Network Benchmarking | TechSNAP 66

Network Benchmarking  | TechSNAP 66

Our tools to benchmark and monitor your network.

Plus: Formspring leaks your password, Microsoft finally kills off old certificates and how to steal a BMW in a few seconds!

All that and more, in this week’s TechSNAP!

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Show Notes:

Formspring detects intrusion – 420,000 hashed passwords leaked

  • Formspring was alerted when password hashes were posted on a hacking forum
  • After determining that the hashes were in fact from their site, administrators shut the service down
  • The attackers managed to compromise a development server at FormSpring, and then was able to access the production database, and gain access to customer information
  • Formspring used SHA256 hashes with a random salt
  • While this is better than a plain SHA256 without a salt, it is still not very strong
  • SHA hashes are designed to be calculated very quickly, because that is what you want in a hashing algorithm
  • Cryptographic hashing algorithms, like SHA256crypt on the other hand, is ‘adaptive’, it use a variable number of ‘rounds’ of the hashing algorithm to slow the process down, to make cracking the passwords more expensive. SHA256crypt defaults to 5000 rounds (hash of the hash of the hash…), and this value can be adjusted over time, to keep pace with faster CPUs and GPUs
  • So while the random salts make the Formspring passwords immune to rainbow tables (thus making even the more trivial passwords require brute forcing, unlike the LinkedIn passwords), they can still be cracked with tools such as John the Ripper, and the cracking can be accelerated with GPUs
  • Formspring came to this same realization and as part of the mandatory password reset for all users, new passwords will be stored using the adaptive cryptographic hashing algorithm bcrypt
  • There have been no reports of any accounts being compromised, although the news has triggered a wave of trend-jacking phishing attacks, malicious emails to users directing them to the wrong place to reset their formspring password

Microsoft revokes 28 of its own certificates because they are insecure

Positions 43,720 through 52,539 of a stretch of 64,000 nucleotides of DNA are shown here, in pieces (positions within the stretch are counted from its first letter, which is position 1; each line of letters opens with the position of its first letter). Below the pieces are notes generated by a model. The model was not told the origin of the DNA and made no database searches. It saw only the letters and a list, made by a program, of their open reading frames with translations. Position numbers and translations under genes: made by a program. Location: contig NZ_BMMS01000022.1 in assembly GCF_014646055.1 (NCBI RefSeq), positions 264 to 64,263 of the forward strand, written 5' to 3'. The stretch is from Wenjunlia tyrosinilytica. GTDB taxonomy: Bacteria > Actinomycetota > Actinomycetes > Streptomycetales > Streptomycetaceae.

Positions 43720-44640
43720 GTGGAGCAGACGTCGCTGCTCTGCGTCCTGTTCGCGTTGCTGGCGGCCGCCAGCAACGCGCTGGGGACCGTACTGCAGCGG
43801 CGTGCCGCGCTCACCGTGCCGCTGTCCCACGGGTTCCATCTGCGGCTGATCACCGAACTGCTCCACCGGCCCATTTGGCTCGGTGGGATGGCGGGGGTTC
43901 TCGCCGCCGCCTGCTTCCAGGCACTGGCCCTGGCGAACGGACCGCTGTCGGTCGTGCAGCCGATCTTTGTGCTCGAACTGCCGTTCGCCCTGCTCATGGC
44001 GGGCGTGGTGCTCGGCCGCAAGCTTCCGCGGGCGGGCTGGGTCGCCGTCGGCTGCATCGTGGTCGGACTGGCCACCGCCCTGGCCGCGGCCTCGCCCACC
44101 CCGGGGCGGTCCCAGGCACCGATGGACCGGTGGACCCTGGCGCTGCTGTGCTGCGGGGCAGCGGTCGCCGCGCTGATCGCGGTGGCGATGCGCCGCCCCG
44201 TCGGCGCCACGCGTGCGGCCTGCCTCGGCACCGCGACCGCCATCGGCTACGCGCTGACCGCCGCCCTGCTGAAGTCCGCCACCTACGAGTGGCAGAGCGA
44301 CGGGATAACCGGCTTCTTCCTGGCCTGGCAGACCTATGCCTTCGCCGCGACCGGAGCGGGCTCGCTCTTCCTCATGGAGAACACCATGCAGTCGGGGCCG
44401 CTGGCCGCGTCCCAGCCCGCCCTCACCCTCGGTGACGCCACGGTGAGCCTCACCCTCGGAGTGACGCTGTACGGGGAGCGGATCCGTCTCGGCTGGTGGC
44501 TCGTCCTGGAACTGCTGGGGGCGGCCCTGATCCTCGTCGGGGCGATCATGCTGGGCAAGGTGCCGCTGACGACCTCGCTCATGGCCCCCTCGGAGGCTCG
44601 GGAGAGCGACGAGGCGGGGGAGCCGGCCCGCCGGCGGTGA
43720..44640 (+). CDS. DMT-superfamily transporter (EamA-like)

• In the wake of the Flame malware, which used a forged Microsoft certificate for code signing and to impersonate Windows Update, Microsoft has revoked other certificates that may be susceptible
  • In order to prevent this from happening again, Microsoft is revoking trust in all certificates that do not meet their current security standards
  • We assume this means revoking certificates with insufficient key strength and certificates generated with MD5 hashes
  • Microsoft also released its Certificate Updater application, which was released previously as an optional update to help mitigate the Flame malware, but with this update is not marked as ‘Critical’, which will see it be installed on the majority of updated Windows machines

One of Stuxnet’s spreading mechanisms hits kill switch

  • Three years after Stuxnet was originally seeded, one of the main spreading mechanisms has shut itself off
  • Spreading of the malware via Windows .lnk files spread via USB sticks has stopped after reaching the cutoff date specified in the Stuxnet source code
  • The three known variants of Stuxnet were seeded on 2009–06–23, 2009–06–28 and 2009–07–07
  • This is not the first time Stuxnet has expired some of its capabilities, spread via the MS10–061 exploit stopped on 2011–06–01, and the MS08–067 exploit checks for dates before January 2030

Court case reveals inner workings of IPP International IP Tracker, a BitTorrent tracking software

Web exploit figures out what OS victim is using, customizes payload

  • The exploit uses ‘TrustedSec’s Social Engineering Toolkit’ to generate a signed .jar file that is embedded in compromised websites via the applet tag
  • If the user allows the .jar file to run, it detects the OS of the machine, and performs a different action
  • The Social Engineering Toolkit is open source software
  • In this case, the attackers used the toolkit as a basis for their malware downloader, it downloads and runs a different exploit depending on the OS of the victim
  • This exploit targets Windows, Mac and Linux users, with a custom malware payload for each
  • All three exploits appear to be targeted at giving the attacker a shell on the machine, so they can perform whatever actions they wish
  • Additional Link


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